U.S. demands to seize emails stored on a Microsoft server in Ireland are threatening the privacy of U.S. citizens, Microsoft said in its appeal in an ongoing lawsuit that threatens international relations and may violate European privacy laws.
Microsoft is battling a U.S. district court ruling to hand over emails to U.S. law enforcement. The company was ordered to hand over the data despite it being stored on a server in Dublin, Ireland. According to the district court, the location of the data is not relevant and seeking cooperation with Irish authorities is not necessary for a warrant's powers to reach abroad.
However, there is "no way" the U.S. government would accept the reasoning the district court is using if other countries wanted to access data stored on U.S. soil, Microsoft said in a brief filed with the U.S. Court of Appeals for the Second Circuit on Monday. If the warrant is carried out it would open the door to such seizures in the U.S., endangering the privacy of U.S. citizens, Microsoft said.
"Imagine this scenario. Officers of the local Stadtpolizei investigating a suspected leak to the press descend on Deutsche Bank headquarters in Frankfurt, Germany. They serve a warrant to seize a bundle of private letters that a New York Times reporter is storing in a safe deposit box at a Deutsche Bank USA branch in Manhattan. The bank complies by ordering the New York branch manager to open the reporter's box with a master key, rummage through it, and fax the private letters to the Stadtpolizei," Microsoft said in the brief.
The German government could argue in that hypothetical case that it did not conduct an extraterritorial search, but ordered a German company to produce its own business records, which were in its own possession, Microsoft said. Meanwhile, the American reporter's privacy interests would be fully protected because the Stadtpolizei secured a warrant from a neutral magistrate, it said.
However, the U.S. Secretary of State would be outraged by this attempt to bypass formal procedures that the EU and the U.S. have agreed on, Microsoft said. "No way would that response satisfy the U.S. Government," it said in the court filing.
The case at issue is a digital version of this scenario, Microsoft said, adding that the power to embark on unilateral law enforcement incursions into a foreign sovereign country has profound foreign policy consequences. "Worse still, it threatens the privacy of U.S. citizens."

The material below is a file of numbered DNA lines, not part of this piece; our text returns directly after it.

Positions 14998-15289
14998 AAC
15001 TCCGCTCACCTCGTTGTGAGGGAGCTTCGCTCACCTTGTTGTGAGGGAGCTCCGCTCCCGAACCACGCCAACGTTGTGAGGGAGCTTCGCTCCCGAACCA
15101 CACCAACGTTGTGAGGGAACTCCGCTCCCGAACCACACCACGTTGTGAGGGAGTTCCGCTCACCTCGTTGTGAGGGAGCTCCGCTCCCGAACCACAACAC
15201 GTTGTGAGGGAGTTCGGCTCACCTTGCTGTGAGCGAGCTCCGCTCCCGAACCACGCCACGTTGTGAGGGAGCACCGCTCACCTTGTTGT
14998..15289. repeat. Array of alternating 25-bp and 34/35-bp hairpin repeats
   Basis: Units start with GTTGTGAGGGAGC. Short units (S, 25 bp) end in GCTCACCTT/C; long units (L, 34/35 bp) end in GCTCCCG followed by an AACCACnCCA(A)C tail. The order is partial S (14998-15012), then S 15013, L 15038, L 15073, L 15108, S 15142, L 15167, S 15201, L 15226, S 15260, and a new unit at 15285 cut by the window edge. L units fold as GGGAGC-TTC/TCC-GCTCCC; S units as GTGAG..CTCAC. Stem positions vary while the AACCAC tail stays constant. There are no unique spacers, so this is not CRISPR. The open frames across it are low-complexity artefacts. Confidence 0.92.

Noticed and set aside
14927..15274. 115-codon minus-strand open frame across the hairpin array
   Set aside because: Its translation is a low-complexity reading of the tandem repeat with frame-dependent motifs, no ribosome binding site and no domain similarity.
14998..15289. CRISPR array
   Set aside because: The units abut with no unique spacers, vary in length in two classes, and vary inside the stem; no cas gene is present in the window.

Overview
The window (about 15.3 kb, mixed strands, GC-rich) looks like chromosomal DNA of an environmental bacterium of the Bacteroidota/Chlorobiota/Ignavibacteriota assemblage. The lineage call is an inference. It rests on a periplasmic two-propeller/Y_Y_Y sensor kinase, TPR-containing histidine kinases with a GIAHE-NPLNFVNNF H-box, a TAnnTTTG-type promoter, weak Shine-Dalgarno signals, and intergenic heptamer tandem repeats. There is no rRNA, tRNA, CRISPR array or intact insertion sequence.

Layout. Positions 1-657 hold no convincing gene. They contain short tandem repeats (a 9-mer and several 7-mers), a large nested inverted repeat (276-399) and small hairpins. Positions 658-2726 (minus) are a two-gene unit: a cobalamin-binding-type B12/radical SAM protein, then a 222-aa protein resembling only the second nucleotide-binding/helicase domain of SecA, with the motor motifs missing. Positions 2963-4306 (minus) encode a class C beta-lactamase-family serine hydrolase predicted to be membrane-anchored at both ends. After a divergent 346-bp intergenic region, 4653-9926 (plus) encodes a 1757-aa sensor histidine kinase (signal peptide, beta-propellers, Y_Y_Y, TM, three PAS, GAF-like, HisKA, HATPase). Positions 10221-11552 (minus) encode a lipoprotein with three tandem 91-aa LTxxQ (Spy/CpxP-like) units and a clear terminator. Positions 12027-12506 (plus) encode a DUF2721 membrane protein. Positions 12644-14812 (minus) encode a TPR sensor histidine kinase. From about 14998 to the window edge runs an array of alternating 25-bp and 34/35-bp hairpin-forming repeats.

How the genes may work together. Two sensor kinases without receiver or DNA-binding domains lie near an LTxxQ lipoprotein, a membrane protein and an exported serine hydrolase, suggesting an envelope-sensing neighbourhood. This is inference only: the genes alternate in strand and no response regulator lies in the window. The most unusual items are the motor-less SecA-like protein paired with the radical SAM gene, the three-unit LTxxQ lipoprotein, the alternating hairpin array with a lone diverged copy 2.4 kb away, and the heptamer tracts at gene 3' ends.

If the U.S. government prevails here, the U.S. will have no ground to complain when foreign agents raid Microsoft offices in their jurisdictions and order them to download U.S. citizens' private emails, Microsoft said. "That would put all of our private digital information at risk, not just emails, but everything else we store on remote computers collectively called 'the cloud' -- a veritable 'cache of sensitive personal information' saturated with the highest constitutional privacy rights."
The district court based its ruling on the Electronic Communications Privacy Act (ECPA). To avoid international discord, courts usually presume that federal statutes do not apply extraterritorially, unless Congress expressed a clear intent to do so, which it did not in this case, Microsoft said. Nor did Congress express any intention to allow the government to ignore any international treaties, it added.
Nevertheless, the district court upheld the extraterritorial execution of the warrant, arguing that the term "warrant," in this case actually meant a "hybrid" subpoena, indistinguishable from the type that can compel a bank to produce its own transaction records from a foreign branch.
"If the Government wants the unprecedented power it claims here, it should plead its case to Congress. Meanwhile, the warrant issued here cannot reach emails stored in Ireland, and the judgment should be reversed," Microsoft told the appeals court.
The case so far raised more than a couple of eyebrows in the EU where the Irish government last month asked the European Commission for legal aid in the case. If the U.S. Department of Justice were to get its way in the case, European data protection laws may effectively be bypassed, the Irish government warned.
Loek is Amsterdam Correspondent and covers online privacy, intellectual property, online payment issues as well as EU technology policy and regulation for the IDG News Service. Follow him on Twitter at @loekessers or email tips and comments to firstname.lastname@example.org
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